August 14, 2022

Making A Joyful Noise

Entering the Great Doors of St. John’s church your eyes are met with a feast of Romanesque Revival architecture and Classical religious design.  When your eyes are full, sit for a moment and wait for the ethereal sounds of the nearly century old Moller organ to fill the silence with a joyful noise.

In 1929 St. John’s Church set out to replace its old, pipe organ with a new instrument.  They chose to use the M.P. Moller Organ Company of Greencastle, Pennsylvania.  The Company was founded in 1875 by Danish immigrant Mathias Peter Moller.  The Company moved to Hagerstown, Maryland in 1881 and remained there until it closed in 1992.  At its peak the M.P. Moller Organ Company employed hundreds and over its lifetime the company produced more than 12,000 instruments. Moller organs can also be seen in the Basilica of the National Shrine of the Immaculate Conception in Washington, D.C, St. Paul the Apostle Church in New York, in the Cadet Chapel of the United States Military Academy at West Point and at the Air Force Academy Cadet Chapel in Colorado. 

The St. John’s Moller organ, a three manual, 27 rank M.P. Moller pipe organ was installed in the church in September 1929, replacing a pipe organ whose age and builder were unknown.  It was originally installed as a single unit in the choir loft but the pastor did not like that it blocked the church’s beautiful rose window.  In 1940 the organ was moved into two chambers on either side of the choir loft to reveal the rose window once more.  In 1995 a three rank Mixture was added to the organ to enhance its romantic sound.  In 1998 the original Moller console was replaced and the organ was totally rewired.  The chimes were relocated to the Choir Division from the Sanctuary Division.  And as there was no provision for the Sanctuary Division on the new console it was sealed and the air supply disconnected.  The original console now resides in the Delphos Canal Museum in downtown Delphos.

According to Tom Densel of the Lima Pipe Organ Company in Elida, the organ has 1,949 pipes and 25 Chime tubes.  The pipes range in size from over sixteen feet to less than the size of a pencil.  There are 256 pipes that are no longer operational in the Sanctuary Division above the south sacristy.  The large, gold pipes you see from the floor of the church are simply decorative.  They are there to cover the actual, working pipes that are located behind them.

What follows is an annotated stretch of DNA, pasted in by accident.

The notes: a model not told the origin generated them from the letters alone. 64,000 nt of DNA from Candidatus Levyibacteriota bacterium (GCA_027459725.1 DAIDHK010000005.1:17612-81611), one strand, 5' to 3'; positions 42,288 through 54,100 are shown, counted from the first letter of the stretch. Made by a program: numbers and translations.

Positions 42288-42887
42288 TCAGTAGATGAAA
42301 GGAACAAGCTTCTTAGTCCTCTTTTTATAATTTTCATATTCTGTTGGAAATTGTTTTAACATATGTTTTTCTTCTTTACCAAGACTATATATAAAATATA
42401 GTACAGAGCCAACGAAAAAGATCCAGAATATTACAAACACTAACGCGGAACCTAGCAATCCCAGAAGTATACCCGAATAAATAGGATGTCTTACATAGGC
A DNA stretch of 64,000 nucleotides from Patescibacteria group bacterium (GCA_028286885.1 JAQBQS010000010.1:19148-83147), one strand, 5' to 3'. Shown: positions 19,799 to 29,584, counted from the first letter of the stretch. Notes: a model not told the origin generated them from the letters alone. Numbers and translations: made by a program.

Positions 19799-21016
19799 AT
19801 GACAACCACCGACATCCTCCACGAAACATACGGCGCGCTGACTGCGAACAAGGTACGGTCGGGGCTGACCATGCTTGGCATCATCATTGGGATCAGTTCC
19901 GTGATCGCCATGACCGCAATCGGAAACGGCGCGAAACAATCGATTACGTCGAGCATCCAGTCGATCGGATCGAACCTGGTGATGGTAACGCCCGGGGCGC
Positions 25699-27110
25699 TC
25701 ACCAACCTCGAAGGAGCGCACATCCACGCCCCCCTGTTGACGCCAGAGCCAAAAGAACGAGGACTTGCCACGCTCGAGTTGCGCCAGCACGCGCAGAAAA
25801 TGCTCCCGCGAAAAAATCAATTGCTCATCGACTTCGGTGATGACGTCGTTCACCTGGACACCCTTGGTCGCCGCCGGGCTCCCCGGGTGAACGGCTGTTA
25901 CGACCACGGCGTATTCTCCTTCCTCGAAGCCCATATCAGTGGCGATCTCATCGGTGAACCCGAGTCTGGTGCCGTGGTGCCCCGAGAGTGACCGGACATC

The pipes that produce the sound are contained in wooden boxes called swell boxes with shutters that are controlled by a foot pedal on the organ console.  These pipes are considered under expression meaning the opening and closing of the shutters controls the volume of the pipes. 

There are numerous “stops” on the original Moller console.  Some are labeled flute, French horn, clarinet, tuba and chimes.  Engaging these stop will produce sounds in the family of the instruments on those labels.

When the Moller organ was installed in 1929 a celebration was held in the church to dedicate the new organ.  On September 16, Mr. Gerber, a Chicago organist and demonstrator for Moller organs, played ten selections.  The St. John’s men’s and boys’ choirs performed, both under the direction of Mrs. R.H. Jettinghoff with accompaniment by Helen Stallkamp.  Also performing were Rev. Father Marlborough, tenor from Toledo, Anna Roberts Davis, soprano of Gomer and Delphos natives Eugene Lindeman, baritone from Toledo and John Wulfhorst, baritone from Cleveland.  Rt. Rev. Samuel Stritch from Toledo gave the sermon.  Tickets were reserved seat only and the church was filled to capacity. 

Thank you to Lynn Bockey and Tom Densel for providing information for this article.

Moller Organ console from St. John the Evangelic Catholic Church

Moller organ choir

Moller organ facade at St. John’s Church

Moller organ swell division from St. John’s Church

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